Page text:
Wow, this half term has gone really quickly! Although, I’m sure you’ll totally agree with me that you can’t wait to have some time off next week. I hope you all enjoy whatever you have planned and come back ready for more ME fun in the new half term.
It has been great to see higher attendance in classes this half term and as a result of this some great work has been produced – well done to you all! Let’s keep this up after the holiday.
Over your break, if you find yourself with some free time and are unsure what to do with it, have a look some of the links below.
Formula was a big part of this term and also a big part of your end exam, have a go at some of these exam questions to test your skills:
This half term was all about geometry – it was rather fun wasn’t it? Now you are armed with all of the key knowledge to be able to answer exam questions effectively. Test your skills by having a go at these questions:
This week you all took the writing assessment, which will give you a good idea what the questions in your end exam will look like. These will be marked and returned to you after half term, so you will be able to see if there are any areas that we need to work on together.
If you would like to have a look at other sample writing papers to see the different questions types that could be asked, click here.
This half term has seen you finalising the work required to complete 15% of your GCSE English qualification - doesn’t it feel great to have that done?
If you still haven’t completed this assessment, or any of the other controlled assessments, make sure you get in touch with your tutor as soon as possible and they will arrange with you a time to complete this.
3/2/2017 - THIS WEEK'S ROUNDUP
‘Target setting’: a term you will have heard a lot this year in your time at College. It is important that you know your targets for your full study programme at College, including maths and English.
Make sure that you are aware of your target and the steps that you must take to help you reach your target grade. If you are not sure of what you need to do, speak with your teacher. Don’t forget we are running extra support sessions outside of classes that you can attend; these are a great way of helping you meet your targets - please see last week’s post for the schedule.
Bisector, radius, perpendicular, equidistant and segment - can you remember what all these words mean? In case you were wondering, we honestly didn’t make these words up just for fun this week to make maths sound more complicated!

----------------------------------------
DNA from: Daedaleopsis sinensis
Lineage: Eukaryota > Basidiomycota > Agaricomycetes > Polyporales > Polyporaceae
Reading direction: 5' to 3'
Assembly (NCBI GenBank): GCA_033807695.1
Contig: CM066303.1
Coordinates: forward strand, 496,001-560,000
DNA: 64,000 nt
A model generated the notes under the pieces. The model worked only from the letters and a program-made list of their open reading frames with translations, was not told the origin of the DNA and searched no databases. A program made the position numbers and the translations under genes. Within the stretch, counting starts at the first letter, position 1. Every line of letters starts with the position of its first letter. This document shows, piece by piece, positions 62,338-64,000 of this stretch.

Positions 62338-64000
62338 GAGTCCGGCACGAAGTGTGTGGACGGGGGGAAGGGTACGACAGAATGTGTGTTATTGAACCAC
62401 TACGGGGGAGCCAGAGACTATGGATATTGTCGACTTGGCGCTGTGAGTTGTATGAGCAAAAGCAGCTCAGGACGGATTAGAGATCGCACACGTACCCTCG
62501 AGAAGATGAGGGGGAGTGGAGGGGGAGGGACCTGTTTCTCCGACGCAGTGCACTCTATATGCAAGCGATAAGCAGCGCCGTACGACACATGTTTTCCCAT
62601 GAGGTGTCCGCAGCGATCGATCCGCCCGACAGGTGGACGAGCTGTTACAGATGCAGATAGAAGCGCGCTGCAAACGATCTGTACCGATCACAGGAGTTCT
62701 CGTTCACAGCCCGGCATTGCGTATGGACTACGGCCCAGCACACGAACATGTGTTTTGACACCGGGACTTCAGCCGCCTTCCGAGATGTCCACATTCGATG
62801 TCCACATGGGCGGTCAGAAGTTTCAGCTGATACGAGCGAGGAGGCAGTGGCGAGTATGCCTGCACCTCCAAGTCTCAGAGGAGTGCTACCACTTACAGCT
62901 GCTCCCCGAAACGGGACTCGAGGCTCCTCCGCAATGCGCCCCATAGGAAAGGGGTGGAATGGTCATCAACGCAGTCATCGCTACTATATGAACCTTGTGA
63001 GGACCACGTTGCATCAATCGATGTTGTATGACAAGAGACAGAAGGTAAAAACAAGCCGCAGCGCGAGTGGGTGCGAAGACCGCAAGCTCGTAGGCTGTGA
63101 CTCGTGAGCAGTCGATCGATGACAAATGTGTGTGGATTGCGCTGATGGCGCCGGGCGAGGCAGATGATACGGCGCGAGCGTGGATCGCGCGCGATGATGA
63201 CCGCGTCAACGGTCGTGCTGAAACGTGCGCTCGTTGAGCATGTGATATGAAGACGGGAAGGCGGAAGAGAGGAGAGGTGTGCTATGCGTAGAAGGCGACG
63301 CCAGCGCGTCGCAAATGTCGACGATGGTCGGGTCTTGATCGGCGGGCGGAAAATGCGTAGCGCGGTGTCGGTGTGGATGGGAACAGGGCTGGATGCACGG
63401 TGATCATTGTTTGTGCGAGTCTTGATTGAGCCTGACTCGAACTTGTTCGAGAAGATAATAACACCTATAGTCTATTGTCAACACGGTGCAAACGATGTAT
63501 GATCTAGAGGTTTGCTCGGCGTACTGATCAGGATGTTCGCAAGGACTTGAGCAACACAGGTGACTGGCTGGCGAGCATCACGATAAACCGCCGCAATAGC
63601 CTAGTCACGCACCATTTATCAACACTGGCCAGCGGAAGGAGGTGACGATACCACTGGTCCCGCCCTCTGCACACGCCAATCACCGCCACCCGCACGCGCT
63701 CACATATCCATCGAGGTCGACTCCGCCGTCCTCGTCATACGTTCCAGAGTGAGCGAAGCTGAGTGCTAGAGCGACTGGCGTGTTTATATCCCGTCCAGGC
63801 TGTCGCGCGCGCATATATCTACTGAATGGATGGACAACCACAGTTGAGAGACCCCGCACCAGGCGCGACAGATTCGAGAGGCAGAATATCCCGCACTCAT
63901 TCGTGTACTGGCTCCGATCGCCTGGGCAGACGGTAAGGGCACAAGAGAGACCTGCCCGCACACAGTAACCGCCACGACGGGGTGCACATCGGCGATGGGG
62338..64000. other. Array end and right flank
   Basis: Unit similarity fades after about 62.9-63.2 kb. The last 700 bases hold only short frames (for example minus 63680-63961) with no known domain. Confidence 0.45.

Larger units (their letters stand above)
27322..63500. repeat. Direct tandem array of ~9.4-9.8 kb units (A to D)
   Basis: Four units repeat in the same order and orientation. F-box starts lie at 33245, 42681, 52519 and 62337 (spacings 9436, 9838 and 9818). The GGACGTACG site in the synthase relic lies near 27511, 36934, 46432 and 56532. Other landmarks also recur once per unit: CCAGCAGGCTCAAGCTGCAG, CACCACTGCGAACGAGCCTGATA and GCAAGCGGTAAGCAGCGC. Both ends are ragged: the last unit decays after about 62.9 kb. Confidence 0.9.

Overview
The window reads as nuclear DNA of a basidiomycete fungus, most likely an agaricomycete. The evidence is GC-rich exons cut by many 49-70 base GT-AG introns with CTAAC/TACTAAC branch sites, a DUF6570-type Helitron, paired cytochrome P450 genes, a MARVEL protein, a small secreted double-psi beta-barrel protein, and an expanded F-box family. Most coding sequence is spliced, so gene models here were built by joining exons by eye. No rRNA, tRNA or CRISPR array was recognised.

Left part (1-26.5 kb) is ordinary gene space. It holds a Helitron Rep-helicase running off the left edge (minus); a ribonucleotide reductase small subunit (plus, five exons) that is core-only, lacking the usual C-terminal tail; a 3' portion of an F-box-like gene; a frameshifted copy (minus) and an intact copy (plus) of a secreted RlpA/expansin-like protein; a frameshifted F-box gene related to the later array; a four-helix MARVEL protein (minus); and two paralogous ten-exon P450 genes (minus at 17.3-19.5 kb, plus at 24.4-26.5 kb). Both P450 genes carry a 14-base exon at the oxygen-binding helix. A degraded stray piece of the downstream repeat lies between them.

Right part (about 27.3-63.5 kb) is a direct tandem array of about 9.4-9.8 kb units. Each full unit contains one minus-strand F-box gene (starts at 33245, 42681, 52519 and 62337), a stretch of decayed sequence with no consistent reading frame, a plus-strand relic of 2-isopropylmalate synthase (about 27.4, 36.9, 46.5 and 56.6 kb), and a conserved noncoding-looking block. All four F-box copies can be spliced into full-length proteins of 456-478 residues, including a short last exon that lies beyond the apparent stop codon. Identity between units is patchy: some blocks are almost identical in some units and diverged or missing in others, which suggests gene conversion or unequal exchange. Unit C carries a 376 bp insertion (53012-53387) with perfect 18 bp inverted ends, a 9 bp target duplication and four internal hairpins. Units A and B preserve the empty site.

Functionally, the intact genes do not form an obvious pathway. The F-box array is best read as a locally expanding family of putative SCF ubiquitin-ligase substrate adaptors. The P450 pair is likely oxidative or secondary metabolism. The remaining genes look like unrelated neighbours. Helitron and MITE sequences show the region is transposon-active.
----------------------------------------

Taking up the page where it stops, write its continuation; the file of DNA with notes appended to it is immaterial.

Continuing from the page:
Knowing these words will help you create the accurate drawings needed in the exams and score those ‘easy’ marks. Just remember, resist the temptation to get your ruler out and draw what you think looks like an accurate drawing. Instead, take out that ‘pointy thing’ (as many of you described it this week - otherwise known as a compass) from your geometry set, along with your protractor if needed, and create the drawing complete with the constructions lines - which you don’t rub out once you are finished.
If you want to have a go at some further questions click here and once finished you can check your answers here.
Measure conversions: why are there so many of them? This is a view which has been shared many times in classes this week. Yet wouldn’t you rather know which one of the following to choose: 1 bag filled with 1000mg of your favourite chocolate or 1 bag filled with 100g of your favourite chocolate – I certainly know which one I would go for!
I can’t emphasise enough how knowing your conversions will be such a big help to you in your exam. Try to learn one section each week: this will make them seem easier to remember rather than trying to do it all at once.
After preparing for it since before Christmas, this week we finally had the extended literary reading controlled assessment, AKA ‘the one about Of Mice and Men’. You should have completed the two-hour assessment on atmosphere and mood in chapter 5. That means you will have just earned another 15% of your entire GCSE English qualification!
If you missed this, or any of the other controlled assessments, get in touch with your tutor as soon as possible to agree when you will catch up.
We’re heading towards the end of another half term – where does the time go? – and that means it’s a time to reflect on the progress we’ve made, and wrap up anything outstanding.
This week, you will have been finishing off any speaking and listening assessments you didn’t manage to complete before Christmas. This is a vital part of your functional skills English qualification – you can’t pass without it! – as well as helping you develop really useful tools for communicating appropriately with those around you.
27/1/2017 - THIS WEEK'S ROUNDUP
Hopefully you all saw the post yesterday about our support sessions that will be running from next week. These will be a great way to support the work that you are doing in class and increase your chances of achieving or exceeding your course targets. Please check the timetable from the last post and see which sessions you can attend next week, we look forward to seeing you there.